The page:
St. Paul, MN – Community Action Against Racism (CAAR), originally founded in 1998 in the wake of racist content broadcast about the Hmong community on KQRS radio, is organizing and hosting a community meeting about a parody song about Hmong people was aired on KDWB last month. The meeting will be on Saturday, April 30, 2011 from 10 a.m. to 12 p.m. at the office of the St. Paul Federation of Teachers, located at 400 Selby Ave. #A in St. Paul.
The April 30 meeting is the third one to be held since KDWB, owned by Clear Channel Communications, aired “30 Hmongs in a House” on March 22. Members of the Hmong community as well as non-Hmong individuals say the song was racist and are seeking structural policy changes from station management to prohibit offensive anti-ethnic and racist commentary on KDWB. Since KDWB has, to date, refused to meet with the Hmong community, the meeting has been arranged to give the broader community an opportunity to determine how best to engage KDWB and its Clear Channel parent about necessary policy changes guiding onair content.
On the morning of April 15, TakeAction Minnesota’s Hmong Organizing Program organized a community rally of more than 200 people outside of KDWB’s studio in St. Louis Park. A delegation of nine individuals from the Hmong and allied communities attempted to speak with Rob Morris and other staff of Clear Channel Communications but were subsequently denied a meeting and removed from the premises.
Dan McGrath, Executive Director of TakeAction Minnesota said that public engagement has been growing within the Hmong and non-Hmong communities to hold KDWB and Clear Channel accountable for the parody song and its policies toward on-air entertainment. As more individual and organizational stakeholders have called for KDWB to meet with the Hmong community and make changes, it became clear that a coalition like CAAR was needed.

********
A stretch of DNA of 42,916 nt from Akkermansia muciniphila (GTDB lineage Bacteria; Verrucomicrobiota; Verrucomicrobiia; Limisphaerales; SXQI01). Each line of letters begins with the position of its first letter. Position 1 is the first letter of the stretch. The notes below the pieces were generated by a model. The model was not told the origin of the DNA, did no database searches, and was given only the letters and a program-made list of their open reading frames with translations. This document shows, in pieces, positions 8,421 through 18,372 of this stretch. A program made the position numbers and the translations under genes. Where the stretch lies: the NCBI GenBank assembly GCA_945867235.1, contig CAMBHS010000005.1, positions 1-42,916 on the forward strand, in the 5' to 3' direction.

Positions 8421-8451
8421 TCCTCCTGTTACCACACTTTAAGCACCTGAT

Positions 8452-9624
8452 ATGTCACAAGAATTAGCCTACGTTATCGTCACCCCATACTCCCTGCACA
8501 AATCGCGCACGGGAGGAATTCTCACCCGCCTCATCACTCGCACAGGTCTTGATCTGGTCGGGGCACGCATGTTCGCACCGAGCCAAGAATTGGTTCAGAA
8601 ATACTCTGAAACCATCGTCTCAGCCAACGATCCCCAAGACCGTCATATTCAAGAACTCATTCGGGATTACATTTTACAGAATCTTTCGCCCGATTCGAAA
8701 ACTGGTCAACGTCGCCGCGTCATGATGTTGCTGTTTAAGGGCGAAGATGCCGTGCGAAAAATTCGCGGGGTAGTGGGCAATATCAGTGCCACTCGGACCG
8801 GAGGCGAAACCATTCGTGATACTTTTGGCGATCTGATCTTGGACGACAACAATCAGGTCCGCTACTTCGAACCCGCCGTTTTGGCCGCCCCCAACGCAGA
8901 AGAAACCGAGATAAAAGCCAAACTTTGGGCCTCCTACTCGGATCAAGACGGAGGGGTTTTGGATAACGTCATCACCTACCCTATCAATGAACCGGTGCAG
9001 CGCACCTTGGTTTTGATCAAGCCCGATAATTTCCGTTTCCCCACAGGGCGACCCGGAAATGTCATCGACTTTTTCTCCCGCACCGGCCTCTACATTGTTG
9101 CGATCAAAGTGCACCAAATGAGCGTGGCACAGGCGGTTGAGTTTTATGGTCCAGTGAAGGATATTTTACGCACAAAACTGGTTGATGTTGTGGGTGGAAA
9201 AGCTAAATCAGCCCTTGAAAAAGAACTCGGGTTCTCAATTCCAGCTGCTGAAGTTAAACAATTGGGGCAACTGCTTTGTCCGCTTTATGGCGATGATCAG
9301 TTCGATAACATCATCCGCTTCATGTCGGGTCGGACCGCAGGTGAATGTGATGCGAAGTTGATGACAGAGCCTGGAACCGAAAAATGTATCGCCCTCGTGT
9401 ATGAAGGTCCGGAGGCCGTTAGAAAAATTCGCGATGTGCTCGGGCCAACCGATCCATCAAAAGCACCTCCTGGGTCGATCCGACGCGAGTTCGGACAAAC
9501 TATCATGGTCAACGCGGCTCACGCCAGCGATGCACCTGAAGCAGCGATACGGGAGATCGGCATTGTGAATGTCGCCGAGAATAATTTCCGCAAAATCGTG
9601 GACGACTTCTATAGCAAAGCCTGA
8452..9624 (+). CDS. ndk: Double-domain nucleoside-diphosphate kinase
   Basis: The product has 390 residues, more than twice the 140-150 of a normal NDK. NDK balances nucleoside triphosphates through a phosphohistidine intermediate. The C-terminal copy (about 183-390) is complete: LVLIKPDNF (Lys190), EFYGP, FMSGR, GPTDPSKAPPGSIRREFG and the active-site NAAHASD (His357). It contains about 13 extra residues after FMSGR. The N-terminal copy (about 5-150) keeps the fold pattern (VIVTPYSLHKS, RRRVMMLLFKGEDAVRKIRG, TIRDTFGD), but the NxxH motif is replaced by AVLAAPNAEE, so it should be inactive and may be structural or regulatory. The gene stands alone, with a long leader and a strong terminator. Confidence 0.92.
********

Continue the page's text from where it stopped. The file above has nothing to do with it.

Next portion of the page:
“With a broader set of organizations now engaged, CAAR is well positioned to drive this dialog forward, to make sure KDWB’s future programming will avoid all racist content,” McGrath stated. “TakeAction Minnesota is proud to be aligned with CAAR and supportive of the work it is moving.”
Community Action Against Racism (CAAR) was originally founded in 1998 after KQRS 92 aired racist comments about the Hmong community following a report about a 13-year-old Wisconsin Hmong girl accused of killing and hiding the corpse of her newborn baby. CAAR was resurrected in April 2011 after similar racial slurs against the Hmong community were aired publicly by KDWB 101.3.